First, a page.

Senator BILYK: But you do not have any statistical analysis to give to the committee in regard to the comments you made earlier that employers are actually working on this?
Mr Nolan : Statistical information—no, we do not.
Senator BILYK: Have you thought about doing anything like that? Part of the legislative changes-is to act as an educator to employers with over 100 employees in their need to comply with this. Surely that is a good thing.
Mr Nolan : Quite obviously the organisation needs to take decisions on those sorts of things, particularly in relation to surveys of members. We can take it on notice, if you like, and respond to you.
Senator BILYK: The general gist of the question is: isn't it a good thing if employers are forced to look at things and realise where they have gaps, for example?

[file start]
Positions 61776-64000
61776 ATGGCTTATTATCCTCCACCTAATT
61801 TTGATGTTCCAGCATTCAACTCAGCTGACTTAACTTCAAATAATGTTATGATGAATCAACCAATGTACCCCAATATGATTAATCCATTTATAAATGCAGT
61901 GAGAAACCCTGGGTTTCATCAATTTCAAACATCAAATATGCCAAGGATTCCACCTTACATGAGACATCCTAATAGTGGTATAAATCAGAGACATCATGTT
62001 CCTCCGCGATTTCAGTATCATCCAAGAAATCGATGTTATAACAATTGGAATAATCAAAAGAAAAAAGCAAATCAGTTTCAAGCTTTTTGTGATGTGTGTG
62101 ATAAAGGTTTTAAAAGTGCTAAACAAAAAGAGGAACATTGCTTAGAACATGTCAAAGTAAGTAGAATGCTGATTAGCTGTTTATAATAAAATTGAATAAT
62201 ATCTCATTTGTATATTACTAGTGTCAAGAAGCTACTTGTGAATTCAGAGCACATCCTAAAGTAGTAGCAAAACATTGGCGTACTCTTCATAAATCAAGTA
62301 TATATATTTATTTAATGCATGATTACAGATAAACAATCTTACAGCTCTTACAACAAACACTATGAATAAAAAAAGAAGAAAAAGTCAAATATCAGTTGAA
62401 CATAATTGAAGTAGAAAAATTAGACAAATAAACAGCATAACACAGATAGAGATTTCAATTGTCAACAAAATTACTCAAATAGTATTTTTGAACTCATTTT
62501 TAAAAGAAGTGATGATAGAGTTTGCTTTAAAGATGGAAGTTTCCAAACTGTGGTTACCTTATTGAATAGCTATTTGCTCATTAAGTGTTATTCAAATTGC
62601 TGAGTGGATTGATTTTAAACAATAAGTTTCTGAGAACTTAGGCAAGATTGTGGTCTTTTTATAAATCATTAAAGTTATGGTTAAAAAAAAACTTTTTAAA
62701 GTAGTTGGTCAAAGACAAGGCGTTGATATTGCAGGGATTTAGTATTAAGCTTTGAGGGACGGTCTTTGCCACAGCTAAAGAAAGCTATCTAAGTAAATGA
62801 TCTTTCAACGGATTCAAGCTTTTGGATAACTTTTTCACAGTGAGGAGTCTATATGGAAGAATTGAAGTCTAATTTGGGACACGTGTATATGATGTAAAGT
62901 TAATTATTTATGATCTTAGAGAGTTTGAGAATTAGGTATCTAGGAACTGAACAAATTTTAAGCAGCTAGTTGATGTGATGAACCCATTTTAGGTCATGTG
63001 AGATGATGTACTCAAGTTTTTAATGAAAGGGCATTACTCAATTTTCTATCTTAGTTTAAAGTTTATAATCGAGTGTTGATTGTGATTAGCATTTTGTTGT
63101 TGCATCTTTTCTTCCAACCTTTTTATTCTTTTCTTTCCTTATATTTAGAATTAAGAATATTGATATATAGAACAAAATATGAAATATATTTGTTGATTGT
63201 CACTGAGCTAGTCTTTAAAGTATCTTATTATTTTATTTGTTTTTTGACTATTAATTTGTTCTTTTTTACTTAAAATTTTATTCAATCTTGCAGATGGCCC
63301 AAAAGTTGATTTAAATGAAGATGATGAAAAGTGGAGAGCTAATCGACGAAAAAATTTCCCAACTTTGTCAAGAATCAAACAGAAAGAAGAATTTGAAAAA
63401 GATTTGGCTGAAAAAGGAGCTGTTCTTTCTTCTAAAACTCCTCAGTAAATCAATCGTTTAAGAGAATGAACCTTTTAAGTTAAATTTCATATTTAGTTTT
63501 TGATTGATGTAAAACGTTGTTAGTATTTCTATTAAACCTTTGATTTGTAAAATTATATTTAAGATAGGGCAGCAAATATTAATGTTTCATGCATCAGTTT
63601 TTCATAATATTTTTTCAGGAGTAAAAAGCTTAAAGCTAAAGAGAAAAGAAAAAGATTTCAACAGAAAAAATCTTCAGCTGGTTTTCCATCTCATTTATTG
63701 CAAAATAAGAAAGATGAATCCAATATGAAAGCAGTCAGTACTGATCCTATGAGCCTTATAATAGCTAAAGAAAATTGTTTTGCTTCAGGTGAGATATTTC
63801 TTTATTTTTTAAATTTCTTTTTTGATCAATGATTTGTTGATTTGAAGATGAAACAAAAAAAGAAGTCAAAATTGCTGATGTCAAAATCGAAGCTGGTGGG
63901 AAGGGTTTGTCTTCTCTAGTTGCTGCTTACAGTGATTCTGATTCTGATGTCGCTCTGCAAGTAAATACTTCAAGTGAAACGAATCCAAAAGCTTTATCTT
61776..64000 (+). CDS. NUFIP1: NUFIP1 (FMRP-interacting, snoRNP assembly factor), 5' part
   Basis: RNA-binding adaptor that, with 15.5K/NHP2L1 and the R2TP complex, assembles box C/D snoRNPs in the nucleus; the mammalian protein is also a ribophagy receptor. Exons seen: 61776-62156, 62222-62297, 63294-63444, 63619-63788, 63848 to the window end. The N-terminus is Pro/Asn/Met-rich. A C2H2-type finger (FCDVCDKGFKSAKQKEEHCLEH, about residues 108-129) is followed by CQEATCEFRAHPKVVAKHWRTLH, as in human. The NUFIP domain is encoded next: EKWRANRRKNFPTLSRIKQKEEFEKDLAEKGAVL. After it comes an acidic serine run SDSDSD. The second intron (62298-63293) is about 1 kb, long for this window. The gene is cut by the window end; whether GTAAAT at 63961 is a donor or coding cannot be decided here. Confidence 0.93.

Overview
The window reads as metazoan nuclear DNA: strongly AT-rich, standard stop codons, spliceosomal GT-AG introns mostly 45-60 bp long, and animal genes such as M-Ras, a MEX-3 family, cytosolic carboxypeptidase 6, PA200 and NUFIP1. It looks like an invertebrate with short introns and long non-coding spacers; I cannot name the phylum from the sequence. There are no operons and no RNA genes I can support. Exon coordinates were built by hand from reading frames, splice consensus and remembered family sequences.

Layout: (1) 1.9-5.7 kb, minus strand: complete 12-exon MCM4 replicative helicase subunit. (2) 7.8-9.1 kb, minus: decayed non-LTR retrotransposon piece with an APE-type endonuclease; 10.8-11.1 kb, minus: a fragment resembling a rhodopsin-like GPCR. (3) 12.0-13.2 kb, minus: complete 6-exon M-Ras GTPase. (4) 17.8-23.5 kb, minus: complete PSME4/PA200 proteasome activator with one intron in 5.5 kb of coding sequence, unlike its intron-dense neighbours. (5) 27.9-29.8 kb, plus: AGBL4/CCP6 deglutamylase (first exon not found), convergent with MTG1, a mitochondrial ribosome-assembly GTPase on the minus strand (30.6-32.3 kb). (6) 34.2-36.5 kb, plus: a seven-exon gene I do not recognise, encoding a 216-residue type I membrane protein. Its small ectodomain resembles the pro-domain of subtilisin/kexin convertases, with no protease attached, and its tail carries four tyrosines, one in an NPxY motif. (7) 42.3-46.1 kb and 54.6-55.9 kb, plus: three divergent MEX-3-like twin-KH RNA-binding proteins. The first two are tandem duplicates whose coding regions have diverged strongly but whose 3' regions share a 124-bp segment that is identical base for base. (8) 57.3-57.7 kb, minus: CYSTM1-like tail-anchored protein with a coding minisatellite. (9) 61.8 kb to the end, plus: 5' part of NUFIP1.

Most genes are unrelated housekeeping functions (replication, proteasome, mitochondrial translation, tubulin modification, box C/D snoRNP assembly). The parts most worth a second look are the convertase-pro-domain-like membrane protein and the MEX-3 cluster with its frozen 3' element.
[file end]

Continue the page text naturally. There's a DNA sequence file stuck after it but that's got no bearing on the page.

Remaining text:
Mr Nolan : Forced to look at things or made aware of their obligations and what those obligations are; we do not disagree with that proposition.
Senator BILYK: Do you see any benefits to business in regard to the new legislation?
Mr Nolan : Our concern is more what we see as the concerns of business in the amendments that we are seeking to the bill. One thing we say business does not need is another layer of regulation that imposes obligations and responsibilities on it, but we—
Senator BILYK: But standardisation should reduce that.
Mr Nolan : see the bill as being a progressive step. Yes. We are not anti-advancement on the issue, but—
Senator BILYK: I was not quite sure.
Mr Nolan : we are facing purely towards the business concerns.
Senator BILYK: I have looked at your submission but, sorry, I can't remember—was the AiG involved in the consultations?